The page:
Properties of HotShot

HotShot’s design intentionally aims to give L2s fast finality guarantees, while being able to scale to a large number of participating nodes. However, the participating nodes do not execute transactions; hence, individual nodes only need assurance of data availability to vote in consensus, not to have full access to the data. This alleviates high hardware requirements for participation, without sacrificing throughput.

HotShot is based on the consensus techniques used within HotStuff and HotStuff-2.

For more details on HotShot and Tiramisu DA, see Designing Espresso: Combining HotShot Consensus with Tiramisu DA.

Key Properties of HotShot

Separating data availability (DA) and execution from consensus

The HotShot implementation is purpose-built for providing fast finality to a large number of generic L2s. In particular, it does not perform execution, and the data availability requirement (i.e., ensuring that the system has access to data) is implemented by a separate DA layer called Tiramisu. This enables HotShot to process more data than typical state machine replication protocols. Such modularity also allows the use of various appropriate sub-protocols as needed.


HotShot relies on all-to-leader and leader-to-all communication, thus reducing the consensus communication complexity to linear in the number of nodes. Since HotShot does not require every node to get a full copy of transaction data, low consensus communication is especially important. HotShot combines this optimistically with a content delivery network (CDN) to efficiently route data and perform computation. This reduces the leader bottleneck and supports a system with a heterogeneous set of nodes, without sacrificing safety and liveness guarantees. These improvements will help HotShot to scale to thousands of nodes, such that it can be run by a large number of Ethereum validators through restaking.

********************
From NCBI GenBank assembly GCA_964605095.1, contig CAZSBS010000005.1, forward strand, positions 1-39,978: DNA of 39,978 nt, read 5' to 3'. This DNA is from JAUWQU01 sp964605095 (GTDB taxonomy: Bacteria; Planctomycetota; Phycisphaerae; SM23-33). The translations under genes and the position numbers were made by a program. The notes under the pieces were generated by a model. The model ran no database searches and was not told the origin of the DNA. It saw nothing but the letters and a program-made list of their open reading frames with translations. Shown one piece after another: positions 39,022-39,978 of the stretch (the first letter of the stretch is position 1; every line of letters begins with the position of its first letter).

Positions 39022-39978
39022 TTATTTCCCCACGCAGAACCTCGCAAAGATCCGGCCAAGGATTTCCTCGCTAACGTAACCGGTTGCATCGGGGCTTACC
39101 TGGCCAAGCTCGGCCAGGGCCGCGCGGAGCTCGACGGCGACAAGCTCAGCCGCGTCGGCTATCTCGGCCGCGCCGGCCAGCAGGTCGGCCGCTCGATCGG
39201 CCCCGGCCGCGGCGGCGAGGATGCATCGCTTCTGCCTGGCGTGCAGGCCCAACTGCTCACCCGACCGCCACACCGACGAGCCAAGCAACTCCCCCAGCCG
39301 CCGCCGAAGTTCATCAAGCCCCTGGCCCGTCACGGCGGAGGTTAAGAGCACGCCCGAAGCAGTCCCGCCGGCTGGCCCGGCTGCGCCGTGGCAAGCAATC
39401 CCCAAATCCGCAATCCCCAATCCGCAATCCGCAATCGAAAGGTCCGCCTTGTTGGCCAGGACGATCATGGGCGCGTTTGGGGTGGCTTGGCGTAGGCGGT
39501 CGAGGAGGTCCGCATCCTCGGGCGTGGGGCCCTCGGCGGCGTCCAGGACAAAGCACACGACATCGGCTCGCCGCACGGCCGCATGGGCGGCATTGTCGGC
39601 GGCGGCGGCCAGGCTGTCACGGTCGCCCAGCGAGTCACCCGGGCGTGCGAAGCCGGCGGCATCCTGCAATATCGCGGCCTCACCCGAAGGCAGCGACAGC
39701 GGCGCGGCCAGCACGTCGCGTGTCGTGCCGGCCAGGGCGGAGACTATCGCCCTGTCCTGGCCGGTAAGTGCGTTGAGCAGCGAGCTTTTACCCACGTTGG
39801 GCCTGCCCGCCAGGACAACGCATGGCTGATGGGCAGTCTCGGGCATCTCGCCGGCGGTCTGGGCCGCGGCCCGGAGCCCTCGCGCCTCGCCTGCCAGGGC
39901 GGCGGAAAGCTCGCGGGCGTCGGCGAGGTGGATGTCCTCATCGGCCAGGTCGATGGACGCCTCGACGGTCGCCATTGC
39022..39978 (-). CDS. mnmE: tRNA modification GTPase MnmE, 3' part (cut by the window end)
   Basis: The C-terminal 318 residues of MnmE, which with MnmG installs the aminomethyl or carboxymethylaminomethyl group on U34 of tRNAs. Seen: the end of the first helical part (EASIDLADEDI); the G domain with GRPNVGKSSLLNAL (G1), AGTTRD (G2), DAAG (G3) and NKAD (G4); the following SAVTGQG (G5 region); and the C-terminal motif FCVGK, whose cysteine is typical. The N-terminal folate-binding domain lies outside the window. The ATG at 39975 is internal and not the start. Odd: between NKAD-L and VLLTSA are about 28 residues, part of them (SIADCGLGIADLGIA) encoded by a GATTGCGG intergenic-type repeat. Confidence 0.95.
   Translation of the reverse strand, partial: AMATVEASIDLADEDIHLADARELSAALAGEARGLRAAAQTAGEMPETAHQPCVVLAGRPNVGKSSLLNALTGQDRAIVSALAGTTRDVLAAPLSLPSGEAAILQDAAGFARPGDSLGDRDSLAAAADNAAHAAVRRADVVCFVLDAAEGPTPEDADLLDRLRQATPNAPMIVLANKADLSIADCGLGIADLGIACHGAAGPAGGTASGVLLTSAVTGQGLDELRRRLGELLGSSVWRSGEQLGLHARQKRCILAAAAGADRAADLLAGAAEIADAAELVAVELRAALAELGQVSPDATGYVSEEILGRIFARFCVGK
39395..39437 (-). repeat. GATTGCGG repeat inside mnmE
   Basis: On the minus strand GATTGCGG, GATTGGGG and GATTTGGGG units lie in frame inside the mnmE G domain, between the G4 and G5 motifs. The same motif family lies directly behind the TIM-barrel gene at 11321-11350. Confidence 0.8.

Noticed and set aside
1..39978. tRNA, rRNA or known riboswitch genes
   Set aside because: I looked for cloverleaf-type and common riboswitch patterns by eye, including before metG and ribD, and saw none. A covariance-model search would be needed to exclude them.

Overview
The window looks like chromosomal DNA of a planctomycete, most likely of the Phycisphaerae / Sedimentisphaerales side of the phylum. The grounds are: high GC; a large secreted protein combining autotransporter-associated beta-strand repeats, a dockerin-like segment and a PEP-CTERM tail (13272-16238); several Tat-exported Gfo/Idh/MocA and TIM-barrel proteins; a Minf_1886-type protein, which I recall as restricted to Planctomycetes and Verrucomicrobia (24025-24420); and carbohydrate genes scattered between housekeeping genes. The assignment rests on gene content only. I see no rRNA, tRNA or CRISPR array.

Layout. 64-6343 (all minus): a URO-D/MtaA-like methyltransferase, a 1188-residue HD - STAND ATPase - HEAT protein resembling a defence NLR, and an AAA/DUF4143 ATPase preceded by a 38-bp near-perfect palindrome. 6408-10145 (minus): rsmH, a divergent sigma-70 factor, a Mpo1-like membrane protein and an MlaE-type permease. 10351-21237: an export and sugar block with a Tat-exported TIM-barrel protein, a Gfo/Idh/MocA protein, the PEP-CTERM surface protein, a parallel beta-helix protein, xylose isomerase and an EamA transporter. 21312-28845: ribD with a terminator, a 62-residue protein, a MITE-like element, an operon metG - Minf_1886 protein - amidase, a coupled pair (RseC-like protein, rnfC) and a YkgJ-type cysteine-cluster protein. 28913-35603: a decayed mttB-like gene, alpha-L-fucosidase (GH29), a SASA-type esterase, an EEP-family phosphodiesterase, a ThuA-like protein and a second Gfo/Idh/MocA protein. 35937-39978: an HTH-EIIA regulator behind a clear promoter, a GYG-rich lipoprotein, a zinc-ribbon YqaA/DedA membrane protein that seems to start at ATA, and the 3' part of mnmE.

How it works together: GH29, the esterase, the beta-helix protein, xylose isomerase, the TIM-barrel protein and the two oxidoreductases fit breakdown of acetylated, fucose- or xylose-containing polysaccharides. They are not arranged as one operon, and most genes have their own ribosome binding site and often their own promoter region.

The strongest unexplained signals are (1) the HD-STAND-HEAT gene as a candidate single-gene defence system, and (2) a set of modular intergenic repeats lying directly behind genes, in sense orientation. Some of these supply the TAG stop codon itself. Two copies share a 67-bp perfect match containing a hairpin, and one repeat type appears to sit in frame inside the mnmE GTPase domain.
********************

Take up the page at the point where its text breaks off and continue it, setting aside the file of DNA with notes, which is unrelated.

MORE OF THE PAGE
HotShot is optimistically responsive and thus, under favorable conditions, commits new blocks as fast as the network allows. This ensures that the protocol’s performance is directly related to the state of the network—under optimistic conditions, the protocol can have low latency and consequently high throughput, too. In HotShot, using a CDN at the network layer synergizes with the optimistic responsiveness property to provide even better performance.

Last updated